Kombucha is part of Gwyneth Paltrow‘s dietary regimen. Kirsten Dunst, Lindsay Lohan, Madonna, Halle Berry, Meg Ryan, Anna Paquin, Cher, Barbara Streisand, Alec Baldwin and Susan Sarandon have all be said to be drinking the modern version of this ancient elixir because of purported health benefits that include: speeding up metabolism, cleansing “toxins” from the bloodstream, reducing cholesterol levels, fighting wrinkles, and boosting the immune system. This fermented form of sweetened black tea is also said to be useful in kicking addictions to alcohol and coffee. If you look on the Internet, there are many home recipes for making Kombucha but it is also manufactured and distributed by companies, for example, SynergyDrinks.com.
We conducted a search of kombucha in in medical journals at www.pubmed.gov and found 40 articles on kombucha tea. Many of the studies orginated in China or India and consisted of testing the effects of kombucha tea on rats or mice or human cancer cells in test tubes. Some beneficial effects were seen but one study concluded that “Comparable effects and mechanisms in humans remain uncertain, as do health safety issues, because serious health problems and fatalities have been reported and attributed to drinking kombucha.” Most of the reports of human consumption of kombucha tea are case reports of toxicity, in some cases, life-threatening. The greatest danger from kombucha seems to arise in “home brew” versions that have become contaminated because of improper preparation.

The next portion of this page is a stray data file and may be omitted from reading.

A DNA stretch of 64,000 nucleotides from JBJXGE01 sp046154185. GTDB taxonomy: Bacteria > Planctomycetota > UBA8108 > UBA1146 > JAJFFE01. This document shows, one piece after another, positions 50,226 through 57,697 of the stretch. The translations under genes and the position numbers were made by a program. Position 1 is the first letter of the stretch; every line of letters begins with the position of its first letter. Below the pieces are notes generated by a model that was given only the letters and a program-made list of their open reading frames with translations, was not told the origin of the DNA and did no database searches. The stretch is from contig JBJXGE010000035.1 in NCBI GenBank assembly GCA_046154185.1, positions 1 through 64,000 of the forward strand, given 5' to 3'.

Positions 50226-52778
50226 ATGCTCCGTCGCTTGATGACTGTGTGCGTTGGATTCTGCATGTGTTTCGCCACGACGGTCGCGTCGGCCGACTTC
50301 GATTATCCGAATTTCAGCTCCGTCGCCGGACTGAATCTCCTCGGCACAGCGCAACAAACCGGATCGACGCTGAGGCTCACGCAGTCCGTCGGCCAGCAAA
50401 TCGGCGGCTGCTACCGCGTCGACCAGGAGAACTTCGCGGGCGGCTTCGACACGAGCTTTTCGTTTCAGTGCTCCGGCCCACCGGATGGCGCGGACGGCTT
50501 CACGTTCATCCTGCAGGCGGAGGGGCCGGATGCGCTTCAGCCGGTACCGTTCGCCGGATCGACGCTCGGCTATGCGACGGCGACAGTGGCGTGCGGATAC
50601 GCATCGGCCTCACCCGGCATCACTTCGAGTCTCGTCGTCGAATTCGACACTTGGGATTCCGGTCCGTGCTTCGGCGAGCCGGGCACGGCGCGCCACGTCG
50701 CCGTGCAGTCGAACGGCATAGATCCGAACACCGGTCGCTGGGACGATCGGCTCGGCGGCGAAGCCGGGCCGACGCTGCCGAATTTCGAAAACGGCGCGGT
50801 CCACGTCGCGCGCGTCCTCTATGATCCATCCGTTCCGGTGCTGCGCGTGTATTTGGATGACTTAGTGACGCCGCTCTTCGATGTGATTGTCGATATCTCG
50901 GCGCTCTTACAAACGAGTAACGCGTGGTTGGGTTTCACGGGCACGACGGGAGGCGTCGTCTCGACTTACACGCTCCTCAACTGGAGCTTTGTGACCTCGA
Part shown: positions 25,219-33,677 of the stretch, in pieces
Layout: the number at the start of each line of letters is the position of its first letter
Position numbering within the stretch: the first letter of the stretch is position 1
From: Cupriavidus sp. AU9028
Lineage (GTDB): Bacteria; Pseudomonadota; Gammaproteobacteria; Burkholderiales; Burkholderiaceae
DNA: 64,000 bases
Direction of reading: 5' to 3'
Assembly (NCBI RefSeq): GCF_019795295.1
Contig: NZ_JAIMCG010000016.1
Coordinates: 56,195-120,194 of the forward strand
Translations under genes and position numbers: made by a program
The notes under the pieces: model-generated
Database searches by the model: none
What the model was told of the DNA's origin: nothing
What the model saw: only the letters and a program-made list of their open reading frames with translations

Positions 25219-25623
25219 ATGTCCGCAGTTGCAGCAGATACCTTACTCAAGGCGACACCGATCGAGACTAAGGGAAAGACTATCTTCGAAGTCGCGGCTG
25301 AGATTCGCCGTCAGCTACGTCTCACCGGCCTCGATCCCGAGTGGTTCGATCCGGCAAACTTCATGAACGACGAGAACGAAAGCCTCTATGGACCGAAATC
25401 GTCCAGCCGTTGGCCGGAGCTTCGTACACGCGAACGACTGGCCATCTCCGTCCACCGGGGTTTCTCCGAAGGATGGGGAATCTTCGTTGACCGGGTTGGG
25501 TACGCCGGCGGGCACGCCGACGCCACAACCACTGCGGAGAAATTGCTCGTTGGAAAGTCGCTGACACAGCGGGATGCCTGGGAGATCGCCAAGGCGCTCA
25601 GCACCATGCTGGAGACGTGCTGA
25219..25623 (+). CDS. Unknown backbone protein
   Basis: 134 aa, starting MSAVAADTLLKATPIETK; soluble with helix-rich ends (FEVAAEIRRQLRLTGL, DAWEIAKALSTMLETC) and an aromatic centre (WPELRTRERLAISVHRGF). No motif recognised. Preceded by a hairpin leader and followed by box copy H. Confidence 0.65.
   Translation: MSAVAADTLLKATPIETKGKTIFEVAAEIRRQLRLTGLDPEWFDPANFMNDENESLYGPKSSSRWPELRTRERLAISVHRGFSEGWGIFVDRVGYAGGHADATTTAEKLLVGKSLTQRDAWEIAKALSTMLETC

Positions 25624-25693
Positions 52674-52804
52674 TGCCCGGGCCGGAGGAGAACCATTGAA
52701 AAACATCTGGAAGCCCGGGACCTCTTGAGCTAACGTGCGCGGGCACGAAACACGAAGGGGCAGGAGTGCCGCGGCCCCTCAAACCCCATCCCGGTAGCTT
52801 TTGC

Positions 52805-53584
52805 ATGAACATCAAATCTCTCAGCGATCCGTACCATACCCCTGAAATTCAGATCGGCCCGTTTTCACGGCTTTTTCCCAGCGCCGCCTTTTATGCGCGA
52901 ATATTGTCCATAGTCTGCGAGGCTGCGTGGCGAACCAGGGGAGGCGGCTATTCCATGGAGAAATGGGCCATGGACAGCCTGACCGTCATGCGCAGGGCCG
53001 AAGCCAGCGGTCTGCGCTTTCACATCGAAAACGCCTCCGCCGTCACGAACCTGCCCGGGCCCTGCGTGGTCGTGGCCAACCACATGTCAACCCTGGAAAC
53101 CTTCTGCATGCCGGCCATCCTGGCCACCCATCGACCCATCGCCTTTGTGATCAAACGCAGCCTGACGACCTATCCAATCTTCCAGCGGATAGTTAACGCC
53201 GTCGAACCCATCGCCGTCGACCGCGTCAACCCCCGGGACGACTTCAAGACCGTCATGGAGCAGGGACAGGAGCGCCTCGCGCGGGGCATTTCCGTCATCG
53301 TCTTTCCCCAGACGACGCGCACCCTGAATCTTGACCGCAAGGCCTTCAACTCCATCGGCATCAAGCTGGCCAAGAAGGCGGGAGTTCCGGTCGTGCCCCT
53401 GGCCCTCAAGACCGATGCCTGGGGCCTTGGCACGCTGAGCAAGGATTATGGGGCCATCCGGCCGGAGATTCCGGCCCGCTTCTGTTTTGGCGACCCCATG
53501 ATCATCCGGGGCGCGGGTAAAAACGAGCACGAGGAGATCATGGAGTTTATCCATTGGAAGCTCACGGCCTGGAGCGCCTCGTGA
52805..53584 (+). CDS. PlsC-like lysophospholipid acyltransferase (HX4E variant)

Because folk medicines and herbal remedies, including Kombucha tea, are considered neither a food nor a drug, they are not routinely evaluated by U.S. Food and Drug Administration (FDA) or the U.S. Department of Agriculture. According to the U.S. Center for Disease Control (CDC), drinking this tea in quantities typically consumed (approximately 4 oz daily) may not cause adverse effects in healthy persons; however, the potential health risks are unknown for those with preexisting health problems or those who drink excessive quantities of the tea.